5. Does anyone else think he looks like Manson in that picture? Imagine a little carved-in swastika on his forehead if that helps.

  6. You know what that DOESN’T mean?

    That stand-up comedy is the first step to changing the world?

  7. “Do We Need Death?”

    Only for the haters.

  8. I can picture a rainbow on his forehead but not a swastika.

  9. Does anyone else think he looks like Manson in that picture?

    Naw. Next to Marshall Applewhite, Charlie Manson has the craziest eyes I’ve ever seen. I mean, damn.

  10. Rasputin was tough guy to kill. I’d listen to him, if I wuz you.

  11. If I could live as long as Yoda, I think I’d be good.

  12. What is a bioethicist for?

  13. Ron is shilling for Big Wrinkle.

  14. You know I’m born to lose, and gambling’s for fools. But that’s the way I like it, baby. I don’t wanna live forever.

    Don’t forget the joker!

  15. Art-P.O.G.,

    Ahem, I think you meant to say “good i’d be”. Any mention of Yoda must be followed by Yoda speech.

  16. Goddamed Howards.

  17. The Methuselah Foundation now has an annual research funding budget of several million dollars, de Grey says, and it’s beginning to show lab results that he thinks will turn scientists’ heads.
    Have they discovered any way to increase lifespan without resorting to starvation?

  18. If only I knew those “Have a Nice Day” lyrics . . .

  19. Any mention of Yoda must be followed by Yoda speech.

    Oh, man what a faux pas. It’s getting to the point where I’m not even cool enough to be an internet nerd.

  20. That stand-up comedy is the first step to changing the world?

    Winner.

  21. I’m against increasing lifespans due to the fact that the people who would mostly like avail themselves of this technology would be statists. That is all.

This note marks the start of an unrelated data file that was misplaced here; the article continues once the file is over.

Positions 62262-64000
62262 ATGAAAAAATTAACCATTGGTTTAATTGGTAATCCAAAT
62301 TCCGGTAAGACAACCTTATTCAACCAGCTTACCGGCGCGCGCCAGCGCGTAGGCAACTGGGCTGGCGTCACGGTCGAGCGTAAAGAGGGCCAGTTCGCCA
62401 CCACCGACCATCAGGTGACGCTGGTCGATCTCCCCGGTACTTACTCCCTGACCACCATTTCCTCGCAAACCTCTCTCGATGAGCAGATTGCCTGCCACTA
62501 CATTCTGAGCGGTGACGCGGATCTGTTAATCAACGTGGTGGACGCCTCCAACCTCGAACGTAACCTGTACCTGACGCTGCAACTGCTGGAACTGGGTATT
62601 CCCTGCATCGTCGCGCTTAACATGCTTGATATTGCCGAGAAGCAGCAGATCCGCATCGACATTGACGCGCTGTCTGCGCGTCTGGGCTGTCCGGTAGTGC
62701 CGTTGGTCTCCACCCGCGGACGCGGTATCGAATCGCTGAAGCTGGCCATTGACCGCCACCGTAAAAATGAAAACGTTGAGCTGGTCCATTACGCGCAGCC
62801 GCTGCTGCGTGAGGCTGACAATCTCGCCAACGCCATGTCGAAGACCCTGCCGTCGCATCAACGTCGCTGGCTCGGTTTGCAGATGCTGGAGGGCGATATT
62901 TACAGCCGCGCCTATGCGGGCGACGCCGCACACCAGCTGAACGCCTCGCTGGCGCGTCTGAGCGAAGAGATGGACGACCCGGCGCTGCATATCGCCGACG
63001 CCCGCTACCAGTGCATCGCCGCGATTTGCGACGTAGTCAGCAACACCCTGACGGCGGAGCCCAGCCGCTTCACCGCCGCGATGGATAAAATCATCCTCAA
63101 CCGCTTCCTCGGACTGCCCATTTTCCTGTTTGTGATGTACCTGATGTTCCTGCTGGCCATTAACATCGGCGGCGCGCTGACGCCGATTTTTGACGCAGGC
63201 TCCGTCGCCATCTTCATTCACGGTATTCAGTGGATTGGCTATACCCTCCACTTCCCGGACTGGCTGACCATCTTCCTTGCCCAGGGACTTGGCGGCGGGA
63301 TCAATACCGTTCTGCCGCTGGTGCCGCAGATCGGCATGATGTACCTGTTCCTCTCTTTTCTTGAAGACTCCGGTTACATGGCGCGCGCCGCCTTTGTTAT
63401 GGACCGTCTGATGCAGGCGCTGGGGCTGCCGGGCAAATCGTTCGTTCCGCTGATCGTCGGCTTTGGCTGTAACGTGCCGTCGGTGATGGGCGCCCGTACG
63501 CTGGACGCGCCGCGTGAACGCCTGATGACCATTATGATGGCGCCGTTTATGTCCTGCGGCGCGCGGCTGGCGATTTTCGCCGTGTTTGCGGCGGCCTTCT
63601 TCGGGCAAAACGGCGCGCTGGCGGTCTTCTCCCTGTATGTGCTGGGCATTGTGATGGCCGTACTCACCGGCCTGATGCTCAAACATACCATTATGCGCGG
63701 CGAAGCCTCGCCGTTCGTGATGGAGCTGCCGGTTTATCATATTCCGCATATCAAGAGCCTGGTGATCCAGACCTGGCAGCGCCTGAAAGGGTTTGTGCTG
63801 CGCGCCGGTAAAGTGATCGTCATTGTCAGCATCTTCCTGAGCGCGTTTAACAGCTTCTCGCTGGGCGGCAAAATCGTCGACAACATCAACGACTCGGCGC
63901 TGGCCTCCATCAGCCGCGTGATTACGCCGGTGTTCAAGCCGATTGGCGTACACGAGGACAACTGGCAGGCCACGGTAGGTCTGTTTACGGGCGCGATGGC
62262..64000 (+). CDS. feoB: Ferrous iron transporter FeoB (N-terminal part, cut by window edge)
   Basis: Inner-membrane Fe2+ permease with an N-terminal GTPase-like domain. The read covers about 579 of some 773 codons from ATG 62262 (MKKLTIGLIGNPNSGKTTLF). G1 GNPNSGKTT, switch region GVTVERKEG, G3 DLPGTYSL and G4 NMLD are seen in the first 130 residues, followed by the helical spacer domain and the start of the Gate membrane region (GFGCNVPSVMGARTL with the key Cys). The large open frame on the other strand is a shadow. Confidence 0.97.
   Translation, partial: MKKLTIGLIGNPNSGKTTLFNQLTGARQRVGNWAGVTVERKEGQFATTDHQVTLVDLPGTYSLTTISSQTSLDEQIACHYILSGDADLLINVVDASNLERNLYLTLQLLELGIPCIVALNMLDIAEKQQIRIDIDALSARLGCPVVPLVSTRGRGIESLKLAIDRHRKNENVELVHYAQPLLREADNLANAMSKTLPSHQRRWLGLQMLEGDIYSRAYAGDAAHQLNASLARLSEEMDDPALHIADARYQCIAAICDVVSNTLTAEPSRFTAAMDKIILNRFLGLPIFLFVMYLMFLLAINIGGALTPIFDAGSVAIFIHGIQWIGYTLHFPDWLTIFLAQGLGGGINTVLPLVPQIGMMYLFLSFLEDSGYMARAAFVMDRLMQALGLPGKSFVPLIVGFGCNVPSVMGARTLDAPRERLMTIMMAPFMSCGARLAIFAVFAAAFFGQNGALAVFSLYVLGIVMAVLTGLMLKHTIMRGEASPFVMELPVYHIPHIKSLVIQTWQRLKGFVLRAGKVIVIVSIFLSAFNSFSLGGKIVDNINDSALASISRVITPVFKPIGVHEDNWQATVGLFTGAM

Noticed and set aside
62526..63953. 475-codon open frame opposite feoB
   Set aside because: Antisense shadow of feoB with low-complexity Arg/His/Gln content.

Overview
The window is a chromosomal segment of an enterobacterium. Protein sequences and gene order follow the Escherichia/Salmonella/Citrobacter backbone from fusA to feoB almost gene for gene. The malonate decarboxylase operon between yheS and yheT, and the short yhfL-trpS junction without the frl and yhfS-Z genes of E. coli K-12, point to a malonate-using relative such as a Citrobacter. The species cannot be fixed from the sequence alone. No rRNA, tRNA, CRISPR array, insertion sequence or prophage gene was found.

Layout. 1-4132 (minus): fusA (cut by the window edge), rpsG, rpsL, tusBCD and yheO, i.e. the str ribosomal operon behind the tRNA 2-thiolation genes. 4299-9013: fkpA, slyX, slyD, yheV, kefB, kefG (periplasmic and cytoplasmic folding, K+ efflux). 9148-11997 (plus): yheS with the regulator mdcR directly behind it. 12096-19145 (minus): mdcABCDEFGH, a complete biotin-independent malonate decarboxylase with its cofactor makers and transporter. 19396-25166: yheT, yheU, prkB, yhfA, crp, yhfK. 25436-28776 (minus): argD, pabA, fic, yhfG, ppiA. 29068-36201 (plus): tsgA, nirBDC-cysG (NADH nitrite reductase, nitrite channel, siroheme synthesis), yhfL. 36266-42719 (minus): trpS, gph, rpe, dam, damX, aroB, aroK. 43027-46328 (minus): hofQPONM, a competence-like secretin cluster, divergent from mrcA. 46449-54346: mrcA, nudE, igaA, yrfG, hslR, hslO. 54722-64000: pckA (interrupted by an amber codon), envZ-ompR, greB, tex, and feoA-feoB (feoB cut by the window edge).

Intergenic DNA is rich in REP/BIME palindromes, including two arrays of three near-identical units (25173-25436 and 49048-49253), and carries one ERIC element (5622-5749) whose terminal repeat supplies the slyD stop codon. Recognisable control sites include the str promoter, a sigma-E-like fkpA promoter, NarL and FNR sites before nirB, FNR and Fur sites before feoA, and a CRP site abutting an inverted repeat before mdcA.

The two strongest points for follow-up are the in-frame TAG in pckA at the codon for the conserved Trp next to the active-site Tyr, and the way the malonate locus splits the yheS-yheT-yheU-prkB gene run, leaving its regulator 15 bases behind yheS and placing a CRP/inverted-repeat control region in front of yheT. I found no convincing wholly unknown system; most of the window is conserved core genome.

22. An internet nerd you will be. Practice you must.

  23. Look Art-P.O.G. I don’t make up the rules. I just follow them for fear of being shunned. I would suggest you do the same.

  24. Perhaps we can ask if Justice Breyer believes “persuit of happieness” restricts this science to only law enforcement?

    I don’t have time to hang around the SCOTUS cafeteria to bump ino him and ask.

  25. Bright side: if we stop aging then ancient old protestors will not look so creepy when they are chanting young people stuff.

  26. The Methuselah Foundation now has an annual research funding budget of several million dollars, de Grey says, and it’s beginning to show lab results that he thinks will turn scientists’ heads.

    Have they discovered any way to increase lifespan without resorting to starvation?

    Birth conttrol. Duh!

  27. Winner.

    Disputed. I nominate J sub D.

  28. Zubon,

    Art’s comment made me swallow tobacco juice at my desk.

  29. That stand-up comedy is the first step to changing the world?

    It could be true. Every time I see Lisa Lampanelli I want to fight someone

  30. I just now got Art’s joke.

    Well played.

  31. Wired has a nice profile of conference organizer and anti-aging crusader Aubrey de Grey:

    Shouldn’t you only see one eye in a profile?

  32. “The fact that some geniuses were laughed at does not imply that all who are laughed at are geniuses. They laughed at Columbus, they laughed at Fulton, they laughed at the Wright Brothers. But they also laughed at Bozo the Clown.”

    -Carl Sagan